Combine in wheat field Bayer
MAKING PROGRESS: Bayer, AgriPro and DuPont Pioneer are working on hybrid wheat, with the first seed available by 2020. The technology will make wheat a hardier crop.

The march to hybrid wheat

Researchers are working hard to bring this high-yielder to market. We take a look at the process.

Wheat is one of the last commodity crops to be hybridized in the United States. the process is difficult because wheat self-pollinates. Europe and India markets offer limited wheat hybrids, and three companies — Bayer, AgriPro Syngenta and DuPont Pioneer — are developing wheat hybrids for the U.S. market.

“When farmers plant winter wheat in September,” says Jon Rich, AgriPro Syngenta wheat breeder and product manager, “it’s hard for them to predict if it will be a wet fall, a dry fall, a really cold winter, a warmer winter or how spring will be. Hybrid wheat provides more predictability over time. The ability of heterosis — hybrid vigor — to show qualities superior to both plant parents makes hybrids more stable and able to increase on-farm averages each year.”


Jon Rich, AgriPro

Trying again
Hybridizing wheat is not a new effort. Pioneer developed and marketed hybrid wheat nearly 40 years ago. “We have a lot more tools available today,” says David Miller, DuPont Pioneer research director for wheat. “New breeding technology applied to other crops includes doubled haploids and molecular breeding.”


David Miller, DuPont Pioneer

Doubled haploids allow plant breeders to achieve uniformity quickly by doubling chromosomes of either female or male gamete in one generation of a wheat plant. “We now work under what I like to call a ‘hybrid breeding philosophy,’" Miller continues. “Most crops — whether corn, canola, sunflowers, sorghum, rice or millet — are hybridized for better vigor and yield.”

Today’s precision agriculture methods support hybrid development through tillage and inputs. “The same technology utilized in high-value crops, such as corn and soybeans, will help cereals become more profitable for farmers,” Rich says. “We have plant genetics that continually push yields higher, but we also have to work with producers. They need to understand how to properly grow the hybrid to maximize its genetic potential with fertility techniques, crop protection products and seed treatments.”

It takes years
Breeding crop hybrids, even with today’s technology, takes years. AgriPro Syngenta expects to release its wheat hybrid seed in 2020. DuPont Pioneer’s hybrid is a decade out from market, and Bayer also aims to launch in the mid-2020s.

“This is an exciting time for wheat,” Rich says, “because the investment and research into better genetics is the highest it’s ever been. Having several companies and public universities working in concert will bring wheat to the next level. Wheat has lost acres to other crops over the last couple of decades, and we need innovations for wheat producers to be more profitable.”

Hybridizing wheat is more complex than other crops, and molecular genomic sequences accelerate the process. “In my graduate work 30 years ago,” explains Ed Souza, wheat breeding research director, Bayer, “I spent three years trying to get chromosome markers on cereal plants. Now we can do 100,000 markers in a day for $20. What used to take years for hybrid genetics, we are now able to do in 12 to 18 months.”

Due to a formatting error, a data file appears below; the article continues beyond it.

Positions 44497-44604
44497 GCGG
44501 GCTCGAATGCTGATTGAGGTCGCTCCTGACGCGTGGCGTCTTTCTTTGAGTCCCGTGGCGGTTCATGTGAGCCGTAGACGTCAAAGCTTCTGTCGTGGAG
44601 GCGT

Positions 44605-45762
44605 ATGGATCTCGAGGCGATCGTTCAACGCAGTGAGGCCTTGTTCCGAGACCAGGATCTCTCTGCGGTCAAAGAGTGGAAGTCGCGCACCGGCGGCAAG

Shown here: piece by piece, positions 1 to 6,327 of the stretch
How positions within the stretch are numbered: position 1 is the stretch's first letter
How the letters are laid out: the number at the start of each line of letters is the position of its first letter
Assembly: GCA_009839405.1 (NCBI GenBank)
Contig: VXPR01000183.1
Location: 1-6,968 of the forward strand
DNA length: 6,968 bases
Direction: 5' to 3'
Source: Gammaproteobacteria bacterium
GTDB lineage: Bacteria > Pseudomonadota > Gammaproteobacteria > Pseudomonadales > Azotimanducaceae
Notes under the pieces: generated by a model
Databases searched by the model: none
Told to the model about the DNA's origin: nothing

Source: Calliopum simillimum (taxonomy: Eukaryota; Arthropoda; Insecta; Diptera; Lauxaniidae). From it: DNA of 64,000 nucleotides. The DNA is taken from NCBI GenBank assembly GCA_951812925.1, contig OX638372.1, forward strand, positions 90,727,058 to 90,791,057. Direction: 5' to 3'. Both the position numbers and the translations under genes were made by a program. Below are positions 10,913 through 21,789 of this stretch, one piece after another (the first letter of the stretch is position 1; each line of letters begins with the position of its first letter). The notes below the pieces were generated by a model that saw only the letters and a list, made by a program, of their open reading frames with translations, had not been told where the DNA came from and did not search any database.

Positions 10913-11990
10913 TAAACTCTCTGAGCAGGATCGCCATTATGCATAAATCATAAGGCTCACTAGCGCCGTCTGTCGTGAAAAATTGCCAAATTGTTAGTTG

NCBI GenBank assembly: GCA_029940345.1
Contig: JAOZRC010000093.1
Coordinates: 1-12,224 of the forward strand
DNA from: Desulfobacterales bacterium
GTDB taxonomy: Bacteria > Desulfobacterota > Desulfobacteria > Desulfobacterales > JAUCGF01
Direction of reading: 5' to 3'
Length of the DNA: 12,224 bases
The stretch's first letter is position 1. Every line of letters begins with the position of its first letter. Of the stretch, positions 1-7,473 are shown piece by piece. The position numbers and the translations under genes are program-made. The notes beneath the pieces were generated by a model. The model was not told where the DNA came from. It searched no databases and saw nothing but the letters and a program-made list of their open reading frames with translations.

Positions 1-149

The anther, ovary and stigma reside in the same flower compartment in the wheat plant. The challenge for plant breeders is to sterilize the anther so the plant will cross-pollinate with another wheat variety’s pollen. “Wheat doesn’t exchange pollen much between plants,” Miller says, “so we are trying to bend Mother Nature and move pollen in ways we haven’t asked it to move before.”

To determine which male and female plants to cross-pollinate, researchers select for winter-hardiness, drought resistance, disease tolerance and high-yield performance to improve end-use quality for consumers. “We also look at smaller traits, for regional climate adaption from Montana to Texas,” Rich says.

Hybrids bring higher yields
As a staple of human diets worldwide, increasing wheat yields on existing farm acres will help meet the food need of the growing global population. “Wheat hybrids could really make a difference in agriculture for the farmer,” Souza says.

Hybrid crops hold a 5% to 20% yield advantage over nonhybrid varieties. Also, hybrid seed is a risk management tool for farmers, as it tolerates weather and disease stresses in the field. “I think Mother Nature influences yield level the most through weather,” Miller says. “Hybrids can provide an advantage under a broad range of growing conditions, and reduce environmental footprint by producing more food on fewer acres.”

It’s important for wheat growers to not solely rely on wheat hybrid seed to increase yields, but to keep a holistic focus. To reach full hybrid potential, Rich recommends farmers use soil tests, proper fertilization, correct rates of seed per acre, protect against disease, and — if under irrigation — efficiently and properly apply water. “It not only takes us, the plant breeders,” he says, “but also the farmers — down to the field level — to maximize genetics.”

Hemken writes from Lander, Wyo.

TAGS: Crops
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